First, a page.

The probate process in Florida is often complex and can last for months if not longer.
However, summary administration is a form of probate that is of considerably shorter duration. Does the estate of your deceased loved one qualify for this kind of process?
About summary administration
As long as an estate meets the requirements, summary administration can significantly reduce the length, effort and expense of the usual probate process. To qualify, either the decedent must have been dead for a minimum of two years, or the value of the estate minus the value of property exempt from creditor claims does not exceed $75,000. Summary administration does not require the management of a personal representative. However, the process is not available if there is a will directing formal probate.
The two-year nonclaim provision in the state of Florida puts an end to any creditor claims that were not presented within two years of the death of the debtor. However, if the debtor has been deceased for less than two years, summary administration can only proceed after “a diligent search and reasonable inquiry for any known or reasonably ascertainable creditors, serve a copy of the petition on those creditors, and make provision for payment for those creditors to the extent that assets are available.”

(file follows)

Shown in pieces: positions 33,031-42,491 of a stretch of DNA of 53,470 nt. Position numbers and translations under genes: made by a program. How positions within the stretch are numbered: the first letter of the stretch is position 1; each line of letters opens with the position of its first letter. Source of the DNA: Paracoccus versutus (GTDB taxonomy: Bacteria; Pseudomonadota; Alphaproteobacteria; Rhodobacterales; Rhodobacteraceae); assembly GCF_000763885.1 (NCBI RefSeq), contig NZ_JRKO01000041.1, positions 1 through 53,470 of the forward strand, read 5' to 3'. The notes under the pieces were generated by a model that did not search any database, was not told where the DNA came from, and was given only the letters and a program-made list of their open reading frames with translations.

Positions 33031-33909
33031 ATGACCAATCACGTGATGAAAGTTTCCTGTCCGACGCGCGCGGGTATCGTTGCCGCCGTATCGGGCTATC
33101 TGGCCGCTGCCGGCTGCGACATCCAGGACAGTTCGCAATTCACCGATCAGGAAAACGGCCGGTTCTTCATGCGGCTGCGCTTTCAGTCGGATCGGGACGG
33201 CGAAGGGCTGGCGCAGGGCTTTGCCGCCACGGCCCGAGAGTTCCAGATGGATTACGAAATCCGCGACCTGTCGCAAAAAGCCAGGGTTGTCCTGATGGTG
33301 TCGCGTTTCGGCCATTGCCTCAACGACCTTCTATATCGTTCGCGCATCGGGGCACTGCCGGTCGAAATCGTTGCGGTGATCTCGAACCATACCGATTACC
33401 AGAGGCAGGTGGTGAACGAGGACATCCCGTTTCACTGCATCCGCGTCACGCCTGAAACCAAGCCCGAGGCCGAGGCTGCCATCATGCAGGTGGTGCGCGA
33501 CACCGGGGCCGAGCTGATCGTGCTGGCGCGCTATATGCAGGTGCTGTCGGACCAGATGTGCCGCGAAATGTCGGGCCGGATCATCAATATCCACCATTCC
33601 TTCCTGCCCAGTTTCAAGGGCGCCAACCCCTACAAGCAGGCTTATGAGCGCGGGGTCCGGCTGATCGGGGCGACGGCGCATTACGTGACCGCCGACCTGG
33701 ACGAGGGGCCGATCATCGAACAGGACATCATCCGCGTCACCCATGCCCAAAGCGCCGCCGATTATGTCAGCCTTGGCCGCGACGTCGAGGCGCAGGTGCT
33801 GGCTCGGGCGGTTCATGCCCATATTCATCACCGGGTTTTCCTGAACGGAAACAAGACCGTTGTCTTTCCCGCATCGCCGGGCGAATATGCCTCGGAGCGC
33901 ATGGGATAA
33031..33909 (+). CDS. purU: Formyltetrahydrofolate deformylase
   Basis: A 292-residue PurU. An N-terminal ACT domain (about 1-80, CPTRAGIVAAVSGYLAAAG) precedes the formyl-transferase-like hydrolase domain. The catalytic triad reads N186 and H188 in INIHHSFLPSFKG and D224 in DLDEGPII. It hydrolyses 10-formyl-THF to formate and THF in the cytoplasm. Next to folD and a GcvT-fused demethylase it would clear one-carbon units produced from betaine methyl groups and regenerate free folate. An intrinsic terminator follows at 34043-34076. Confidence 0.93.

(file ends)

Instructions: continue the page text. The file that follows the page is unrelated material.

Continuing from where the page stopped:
If your deceased loved one was a Florida homeowner with a primary residence in the state, there must be a separate proceeding together with a summary administration to determine homestead. A Florida homestead is not part of the method for calculating the $75,000 limitation. Also, if the homestead is the only asset of the estate, then, regardless of value, it alone will trigger the summary administration process.